Helmholtz used the principle of irradiation to explain the observation that two squares (seen above) do not appear to be identical: The white middle square appears larger than the black middle square. The term "irradiation" refers to the spreading of light areas into adjacent dark areas, where one would get an increase in the size of a bright area at the expense of an adjacent dark area. This gets apparent displacement of a black-white boundary so that the contour appears shifted in the direction of the dark area. Helmholtz was rather vague on how this could occur.
Although Münsterberg first proposed that irradiation could have a role in this illusion, he offered no suggestion on how it could actually produce an angular distortion. In recent years, however, many researchers have re-examined irradiation's role in Münsterberg figure.
In 1980 Steven Taylor and J. Margaret Woodhouse constructed a series of series of patterns in an attempt to obtain effects similar to the Münsterberg figure but with irradiation effects removed or reduced.
They found that if the outline of the squares was overlapped so that one side was common to the individual squares in adjacent lines, the lines appeared to be parallel. However, if the squares were made to touch, rather than overlap, the effect that was produced was similar to the Münsterberg figure, but with the direction of tilt reversed. This illusion is known as the Taylor-Woodhouse illusion or the hollow squares illusion.
Taylor and Woodhouse found that the figure could be reduced to an even more basic form (Figure still to come). Here, with only two parallel lines, the tilt remains even after removal of the vertical and peripheral lines. The illusion disappears with the removal of the overlapping lines. This illusion bears a strong resemblance to the twisted cord illusion developed by Fraser.
In 1908, James Fraser, a British psychologist, published a paper entitled "A New Visual Illusion of Direction." He showed how one could adapt the Munsterberg figure into a new and powerful illusion of direction -- the twisted cord.
Fraser called the basic unit of his figures, a line with a triangle at either end, a "directional unit." He maintained that this directional unit was very effective at misleading the visual system.
Fraser used this unit on both straight and curved figures, including the famous Fraser Spiral.
Fraser noticed that it was important for the individuality of the elements to be disguised, either by overprinting the discontinuous adjacent ends of the tilted lines or by placing the figure on a complex patterned background.
The importance of this fact is clearly demonstrad by Fraser in his series of examples of the "LIFE" illusion.
Here the letters are superimposed on a checkered background and the illusion is very strong.
However, when you remove the background, the illusion is reduced.
Anstis, S. and C. Tyler, (1980) "Induced tilt from checkerboards: Edges vs. Fourier components," Investigative Ophthalmology and Visual Science, 19, 165
Bressan, P., (1985) "Revisitation of the family tie between Münsterberg and Taylor-Woodhouse illusions," Perception, 14, 579-585
Coren, S. and J. S. Girgus, (1978) Seeing is Deceiving: The Psychology of Visual Illusions, Hillsdale, New Jersey, Lawrence Erlbaum Associates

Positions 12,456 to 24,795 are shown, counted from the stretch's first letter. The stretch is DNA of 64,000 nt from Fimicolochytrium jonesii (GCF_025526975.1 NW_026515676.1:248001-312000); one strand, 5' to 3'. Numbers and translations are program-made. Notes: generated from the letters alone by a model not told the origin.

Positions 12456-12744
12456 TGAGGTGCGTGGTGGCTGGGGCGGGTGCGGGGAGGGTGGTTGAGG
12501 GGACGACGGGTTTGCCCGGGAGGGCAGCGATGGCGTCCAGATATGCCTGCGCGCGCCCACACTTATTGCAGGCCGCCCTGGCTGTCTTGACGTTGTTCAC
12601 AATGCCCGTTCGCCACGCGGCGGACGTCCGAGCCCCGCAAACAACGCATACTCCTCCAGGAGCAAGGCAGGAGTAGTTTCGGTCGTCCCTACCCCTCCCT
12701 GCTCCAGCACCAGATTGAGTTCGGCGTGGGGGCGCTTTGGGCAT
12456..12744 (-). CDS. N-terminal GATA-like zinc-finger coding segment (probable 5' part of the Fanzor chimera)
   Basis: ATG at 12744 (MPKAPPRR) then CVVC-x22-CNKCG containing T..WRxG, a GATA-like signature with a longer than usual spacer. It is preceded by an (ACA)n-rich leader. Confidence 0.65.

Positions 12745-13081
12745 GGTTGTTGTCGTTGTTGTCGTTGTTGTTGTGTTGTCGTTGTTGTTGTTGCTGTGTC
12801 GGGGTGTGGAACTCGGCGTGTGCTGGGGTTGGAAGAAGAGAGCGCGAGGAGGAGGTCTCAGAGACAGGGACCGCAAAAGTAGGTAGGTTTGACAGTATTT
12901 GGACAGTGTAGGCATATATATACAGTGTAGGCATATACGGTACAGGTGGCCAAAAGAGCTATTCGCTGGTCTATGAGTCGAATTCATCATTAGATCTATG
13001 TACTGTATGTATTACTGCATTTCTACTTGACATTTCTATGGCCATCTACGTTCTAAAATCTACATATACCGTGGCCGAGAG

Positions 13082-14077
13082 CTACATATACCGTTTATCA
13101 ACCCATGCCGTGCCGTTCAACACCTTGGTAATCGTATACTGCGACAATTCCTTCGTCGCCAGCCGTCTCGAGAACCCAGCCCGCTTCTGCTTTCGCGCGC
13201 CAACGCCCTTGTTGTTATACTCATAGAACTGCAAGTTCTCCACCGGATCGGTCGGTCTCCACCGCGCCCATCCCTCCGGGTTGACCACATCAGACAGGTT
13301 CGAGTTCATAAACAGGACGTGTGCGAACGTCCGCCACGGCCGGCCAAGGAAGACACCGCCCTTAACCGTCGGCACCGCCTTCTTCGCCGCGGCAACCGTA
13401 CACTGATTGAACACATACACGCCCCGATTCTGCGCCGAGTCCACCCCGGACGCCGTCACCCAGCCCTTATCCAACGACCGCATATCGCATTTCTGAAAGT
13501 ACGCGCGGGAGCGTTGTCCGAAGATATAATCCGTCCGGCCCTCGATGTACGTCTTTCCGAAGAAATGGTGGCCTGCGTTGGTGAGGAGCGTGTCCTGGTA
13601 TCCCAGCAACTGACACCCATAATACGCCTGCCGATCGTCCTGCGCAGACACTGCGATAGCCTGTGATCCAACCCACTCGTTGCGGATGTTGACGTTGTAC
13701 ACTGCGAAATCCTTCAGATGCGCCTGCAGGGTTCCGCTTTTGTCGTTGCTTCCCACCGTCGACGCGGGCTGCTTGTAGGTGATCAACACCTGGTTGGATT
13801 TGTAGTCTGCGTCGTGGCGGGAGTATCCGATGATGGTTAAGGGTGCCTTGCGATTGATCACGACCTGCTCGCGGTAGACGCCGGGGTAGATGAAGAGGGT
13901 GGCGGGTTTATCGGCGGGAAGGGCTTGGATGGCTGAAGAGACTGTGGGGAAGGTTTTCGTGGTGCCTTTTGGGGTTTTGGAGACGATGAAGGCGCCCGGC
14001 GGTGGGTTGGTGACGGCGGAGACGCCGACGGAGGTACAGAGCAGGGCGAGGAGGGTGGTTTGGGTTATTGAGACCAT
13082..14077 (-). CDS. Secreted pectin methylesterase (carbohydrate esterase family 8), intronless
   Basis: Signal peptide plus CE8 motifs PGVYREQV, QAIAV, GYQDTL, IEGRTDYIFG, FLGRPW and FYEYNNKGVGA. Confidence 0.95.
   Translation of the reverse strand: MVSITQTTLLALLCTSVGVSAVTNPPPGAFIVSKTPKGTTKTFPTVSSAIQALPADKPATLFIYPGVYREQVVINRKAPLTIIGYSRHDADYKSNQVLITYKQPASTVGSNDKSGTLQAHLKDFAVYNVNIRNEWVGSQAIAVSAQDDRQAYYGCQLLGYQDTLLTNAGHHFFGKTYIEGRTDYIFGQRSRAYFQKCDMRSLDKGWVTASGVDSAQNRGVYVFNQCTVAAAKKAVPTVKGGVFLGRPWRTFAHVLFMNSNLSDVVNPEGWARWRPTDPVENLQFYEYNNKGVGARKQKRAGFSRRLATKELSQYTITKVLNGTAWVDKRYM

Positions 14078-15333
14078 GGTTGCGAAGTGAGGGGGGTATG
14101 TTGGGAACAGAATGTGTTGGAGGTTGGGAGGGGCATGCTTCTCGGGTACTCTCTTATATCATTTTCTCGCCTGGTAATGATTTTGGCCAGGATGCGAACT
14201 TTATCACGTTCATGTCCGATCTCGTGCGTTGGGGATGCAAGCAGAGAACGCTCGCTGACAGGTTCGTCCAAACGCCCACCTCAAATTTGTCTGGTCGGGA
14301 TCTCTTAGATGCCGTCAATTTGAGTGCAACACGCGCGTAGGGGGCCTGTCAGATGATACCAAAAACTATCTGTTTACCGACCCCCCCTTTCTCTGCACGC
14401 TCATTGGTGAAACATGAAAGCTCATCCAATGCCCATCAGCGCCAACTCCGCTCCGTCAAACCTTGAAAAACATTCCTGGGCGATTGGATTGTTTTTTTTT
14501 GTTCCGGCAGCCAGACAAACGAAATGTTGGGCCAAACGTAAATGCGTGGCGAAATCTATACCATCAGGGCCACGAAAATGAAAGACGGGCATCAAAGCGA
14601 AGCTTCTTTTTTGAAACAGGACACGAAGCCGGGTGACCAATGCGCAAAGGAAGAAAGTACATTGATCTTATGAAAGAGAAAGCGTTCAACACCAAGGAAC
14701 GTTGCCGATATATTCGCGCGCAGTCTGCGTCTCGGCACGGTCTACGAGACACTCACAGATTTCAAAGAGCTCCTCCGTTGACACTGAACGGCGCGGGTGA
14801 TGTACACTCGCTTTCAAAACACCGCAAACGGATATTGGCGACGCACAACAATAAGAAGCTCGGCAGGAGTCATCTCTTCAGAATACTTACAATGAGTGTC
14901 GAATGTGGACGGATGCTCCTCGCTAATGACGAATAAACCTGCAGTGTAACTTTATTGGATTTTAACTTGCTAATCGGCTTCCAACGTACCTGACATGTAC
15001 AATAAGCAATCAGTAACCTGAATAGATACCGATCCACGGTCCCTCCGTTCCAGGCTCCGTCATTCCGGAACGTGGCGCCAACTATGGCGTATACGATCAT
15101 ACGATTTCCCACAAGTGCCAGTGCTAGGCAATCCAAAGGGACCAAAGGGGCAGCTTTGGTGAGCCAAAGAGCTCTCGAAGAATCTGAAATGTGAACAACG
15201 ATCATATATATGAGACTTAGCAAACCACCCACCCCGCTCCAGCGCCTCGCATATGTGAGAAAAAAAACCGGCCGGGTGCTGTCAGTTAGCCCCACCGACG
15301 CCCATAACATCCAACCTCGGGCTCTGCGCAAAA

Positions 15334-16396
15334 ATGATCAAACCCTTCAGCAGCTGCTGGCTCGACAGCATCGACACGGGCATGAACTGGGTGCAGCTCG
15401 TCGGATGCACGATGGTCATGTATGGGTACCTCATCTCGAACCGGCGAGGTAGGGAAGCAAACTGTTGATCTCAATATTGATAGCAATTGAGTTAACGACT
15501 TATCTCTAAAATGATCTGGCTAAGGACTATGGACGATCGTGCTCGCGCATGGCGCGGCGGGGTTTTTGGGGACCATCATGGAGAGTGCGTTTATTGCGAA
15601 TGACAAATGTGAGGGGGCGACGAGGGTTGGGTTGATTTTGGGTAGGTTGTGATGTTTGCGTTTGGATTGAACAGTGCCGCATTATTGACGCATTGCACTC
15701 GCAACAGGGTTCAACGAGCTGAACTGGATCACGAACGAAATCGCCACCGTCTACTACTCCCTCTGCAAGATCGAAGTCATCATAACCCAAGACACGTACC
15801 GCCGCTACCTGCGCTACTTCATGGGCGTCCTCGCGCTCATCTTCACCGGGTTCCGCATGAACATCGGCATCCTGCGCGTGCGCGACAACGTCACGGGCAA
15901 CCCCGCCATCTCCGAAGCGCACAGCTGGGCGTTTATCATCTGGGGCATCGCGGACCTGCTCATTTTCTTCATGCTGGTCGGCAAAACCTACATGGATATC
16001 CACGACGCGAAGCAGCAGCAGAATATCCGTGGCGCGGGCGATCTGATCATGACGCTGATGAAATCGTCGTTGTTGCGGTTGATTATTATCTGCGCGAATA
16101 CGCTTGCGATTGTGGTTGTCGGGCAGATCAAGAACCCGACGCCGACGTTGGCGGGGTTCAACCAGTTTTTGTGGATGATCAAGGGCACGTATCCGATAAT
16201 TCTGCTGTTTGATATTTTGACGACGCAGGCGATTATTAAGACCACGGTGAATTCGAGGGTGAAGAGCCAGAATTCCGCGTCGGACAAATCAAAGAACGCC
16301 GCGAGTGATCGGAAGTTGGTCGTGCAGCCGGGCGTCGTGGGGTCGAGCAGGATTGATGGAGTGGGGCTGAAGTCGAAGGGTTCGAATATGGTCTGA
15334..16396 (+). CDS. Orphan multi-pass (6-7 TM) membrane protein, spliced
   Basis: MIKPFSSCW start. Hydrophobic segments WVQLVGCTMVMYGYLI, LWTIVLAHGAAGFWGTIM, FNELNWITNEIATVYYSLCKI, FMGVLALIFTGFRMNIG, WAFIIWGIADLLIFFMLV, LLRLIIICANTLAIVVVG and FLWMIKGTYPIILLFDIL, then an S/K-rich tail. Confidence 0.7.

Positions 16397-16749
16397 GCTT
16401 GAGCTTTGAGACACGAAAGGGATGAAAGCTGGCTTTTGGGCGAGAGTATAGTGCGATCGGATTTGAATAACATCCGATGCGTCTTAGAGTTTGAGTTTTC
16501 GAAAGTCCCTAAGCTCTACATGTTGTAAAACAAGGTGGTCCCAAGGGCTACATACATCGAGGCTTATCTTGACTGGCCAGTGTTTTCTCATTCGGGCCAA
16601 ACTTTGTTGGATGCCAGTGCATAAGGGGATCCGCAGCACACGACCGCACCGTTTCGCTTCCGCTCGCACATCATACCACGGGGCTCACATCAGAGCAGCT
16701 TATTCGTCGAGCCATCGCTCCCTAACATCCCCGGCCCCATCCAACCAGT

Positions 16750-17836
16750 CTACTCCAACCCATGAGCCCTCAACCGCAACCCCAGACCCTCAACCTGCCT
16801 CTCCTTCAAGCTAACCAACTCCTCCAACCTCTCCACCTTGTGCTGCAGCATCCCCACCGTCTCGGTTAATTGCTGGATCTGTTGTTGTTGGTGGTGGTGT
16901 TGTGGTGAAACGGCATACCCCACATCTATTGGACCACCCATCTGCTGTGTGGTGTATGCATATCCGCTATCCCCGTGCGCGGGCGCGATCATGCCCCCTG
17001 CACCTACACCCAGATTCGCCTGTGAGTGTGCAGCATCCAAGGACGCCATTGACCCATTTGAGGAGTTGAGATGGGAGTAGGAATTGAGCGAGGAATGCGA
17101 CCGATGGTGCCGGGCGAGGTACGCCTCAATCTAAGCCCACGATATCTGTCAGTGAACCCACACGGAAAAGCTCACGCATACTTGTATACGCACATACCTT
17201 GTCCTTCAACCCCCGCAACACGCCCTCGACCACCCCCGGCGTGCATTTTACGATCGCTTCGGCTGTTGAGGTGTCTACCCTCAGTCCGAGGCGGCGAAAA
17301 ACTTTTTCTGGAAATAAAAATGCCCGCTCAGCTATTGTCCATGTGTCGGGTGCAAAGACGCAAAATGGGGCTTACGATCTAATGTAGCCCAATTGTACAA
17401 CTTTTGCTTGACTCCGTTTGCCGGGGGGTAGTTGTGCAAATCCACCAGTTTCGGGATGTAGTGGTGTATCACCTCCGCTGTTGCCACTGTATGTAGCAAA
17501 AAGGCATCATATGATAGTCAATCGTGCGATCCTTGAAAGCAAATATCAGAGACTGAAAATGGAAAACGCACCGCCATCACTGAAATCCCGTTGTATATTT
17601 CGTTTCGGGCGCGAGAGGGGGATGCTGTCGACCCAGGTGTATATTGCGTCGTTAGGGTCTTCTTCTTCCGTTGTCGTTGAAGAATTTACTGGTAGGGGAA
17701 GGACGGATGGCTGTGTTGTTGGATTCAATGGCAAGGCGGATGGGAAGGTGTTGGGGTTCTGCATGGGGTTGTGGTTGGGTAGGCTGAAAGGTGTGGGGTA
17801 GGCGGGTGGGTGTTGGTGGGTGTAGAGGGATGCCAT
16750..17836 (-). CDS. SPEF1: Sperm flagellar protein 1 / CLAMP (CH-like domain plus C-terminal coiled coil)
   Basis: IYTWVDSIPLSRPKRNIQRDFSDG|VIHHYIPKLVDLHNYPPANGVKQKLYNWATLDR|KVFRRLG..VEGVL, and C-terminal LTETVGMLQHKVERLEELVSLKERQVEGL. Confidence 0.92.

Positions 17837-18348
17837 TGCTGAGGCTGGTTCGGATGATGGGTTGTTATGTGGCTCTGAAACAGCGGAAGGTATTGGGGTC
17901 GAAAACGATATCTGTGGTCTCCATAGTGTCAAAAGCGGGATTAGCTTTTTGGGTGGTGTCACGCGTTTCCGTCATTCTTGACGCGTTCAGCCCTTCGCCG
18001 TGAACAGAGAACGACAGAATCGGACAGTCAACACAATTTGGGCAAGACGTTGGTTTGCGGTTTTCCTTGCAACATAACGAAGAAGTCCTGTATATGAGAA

Cowan, T. M. (1973) "Some variations of the twisted cord illusion and their analyses," Perception and Psychophysics, 14, 553-564
Day, R. H. (1978) "A note on the Münsterberg or café wall illusion," Perception, 7, 123-124
DeValois, K. K. and R. L. DeValois, et. al. (1979) "Responses of striate cortex cells to gratings and checkerboard patterns," London Journal of Physiology, 291, 483-505
Earle, D. and S. Maskell, (1993) "Fraser cords and the reversal of the café wall illusion," Perception, 22, 383-390
Fraser, J., (1908) "A new illusion of direction," British Journal of Psychology, 2, 307-320
Gregory, R. L. and P. Heard, (1979) "Border locking and the café wall illusion," Perception, 8, 365-380
Gregory, R. L. (1977) "Vision with isoluminant color contrast: 1. A projection technique and observations," Perception, 6, 113-119
Grossberg, S. and E. Mingolla, (1985) "Neural dynamics of form perception: Boundary completion, illusory figures, and neon color spreading," Psychological Review, 92, 173-211
Haig, N. (1989) "A new visual illusion, and its mechanism," Perception, 18, 333-345
Luckiesh, M., (1922) Visual Illusions: Their Causes, Characteristics and Applications, New York, Dover Publications, Inc., 1965
Marr, D. and E. C. Hildreth, (1980) "A theory of edge detection," Proceedings of the Royal Society of London, Section B, 207, 187-217
McCourt, M. E., (1983) "Brightness induction and the café wall illusion," Perception, 12, 131-142
Morgan, M. J. and B. Moulden, (1986) "The Münsterberg figure and twisted cords," Vision Research, 26, no. 11, 1793-1800
Moulden, B. and J. Renshaw, (1979) "The Münsterberg illusion and 'irradiation,'" Perception, 8, 275-301
Münsterberg, H., (1894) Pseudoptics, New York, Milton Bradley
Münsterberg, H., (1897) "Die verschobene Schachbrettfigur," Zeitschrift für Psychologie, 5, 185-188
Robinson, J. O., (1972) The Psychology of Visual Illusion, London, Hutchinson University Library
Stuart, G. W. and R. H. Day, (1991) "The Fraser illusion: Complex figures," Perception and Psychophysics, 49, No. 5, 465-468
Stuart, G. W. and R. H. Day, (1988) "The Fraser illusion: Simple figures," Perception and Psychophysics, 44, No. 5, 409-420
Taylor, S., and J. M. Woodhouse, (1980) "A new illusion and possible links with the Münsterberg and Fraser illusions of direction," Perception, 9, 479-481
Wade, N., 1982. The Art and Science of Visual Illusions, London, Rouledge & Kegan Paul
Woodhouse, J. M. and S. Taylor, (1987) "Further Studies of the café wall and hollow squares illusions," Perception, 16, 467-471
Entire web site©1997 IllusionWorks, L.L.C.